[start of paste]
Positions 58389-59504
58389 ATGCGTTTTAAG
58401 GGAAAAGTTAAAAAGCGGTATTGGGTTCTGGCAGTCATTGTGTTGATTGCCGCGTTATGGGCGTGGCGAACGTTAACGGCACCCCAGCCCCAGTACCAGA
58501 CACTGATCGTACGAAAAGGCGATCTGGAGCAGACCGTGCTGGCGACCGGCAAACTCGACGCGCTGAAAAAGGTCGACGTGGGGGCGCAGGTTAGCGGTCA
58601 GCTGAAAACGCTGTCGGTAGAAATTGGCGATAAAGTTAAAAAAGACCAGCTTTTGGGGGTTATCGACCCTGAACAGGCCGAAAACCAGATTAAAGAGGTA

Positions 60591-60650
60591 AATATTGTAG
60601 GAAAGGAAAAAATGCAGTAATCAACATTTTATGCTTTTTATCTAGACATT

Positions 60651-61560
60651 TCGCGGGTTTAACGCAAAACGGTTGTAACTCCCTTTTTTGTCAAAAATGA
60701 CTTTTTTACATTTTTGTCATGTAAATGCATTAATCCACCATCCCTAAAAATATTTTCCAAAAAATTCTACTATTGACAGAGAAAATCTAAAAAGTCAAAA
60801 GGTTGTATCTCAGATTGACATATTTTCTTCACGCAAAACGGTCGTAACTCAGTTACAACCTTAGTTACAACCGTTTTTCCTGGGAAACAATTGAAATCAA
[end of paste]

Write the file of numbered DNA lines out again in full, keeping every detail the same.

Positions 58389-59504
58389 ATGCGTTTTAAG
58401 GGAAAAGTTAAAAAGCGGTATTGGGTTCTGGCAGTCATTGTGTTGATTGCCGCGTTATGGGCGTGGCGAACGTTAACGGCACCCCAGCCCCAGTACCAGA
58501 CACTGATCGTACGAAAAGGCGATCTGGAGCAGACCGTGCTGGCGACCGGCAAACTCGACGCGCTGAAAAAGGTCGACGTGGGGGCGCAGGTTAGCGGTCA
58601 GCTGAAAACGCTGTCGGTAGAAATTGGCGATAAAGTTAAAAAAGACCAGCTTTTGGGGGTTATCGACCCTGAACAGGCCGAAAACCAGATTAAAGAGGTA

Positions 60591-60650
60591 AATATTGTAG
60601 GAAAGGAAAAAATGCAGTAATCAACATTTTATGCTTTTTATCTAGACATT

Positions 60651-61560
60651 TCGCGGGTTTAACGCAAAACGGTTGTAACTCCCTTTTTTGTCAAAAATGA
60701 CTTTTTTACATTTTTGTCATGTAAATGCATTAATCCACCATCCCTAAAAATATTTTCCAAAAAATTCTACTATTGACAGAGAAAATCTAAAAAGTCAAAA
60801 GGTTGTATCTCAGATTGACATATTTTCTTCACGCAAAACGGTCGTAACTCAGTTACAACCTTAGTTACAACCGTTTTTCCTGGGAAACAATTGAAATCAA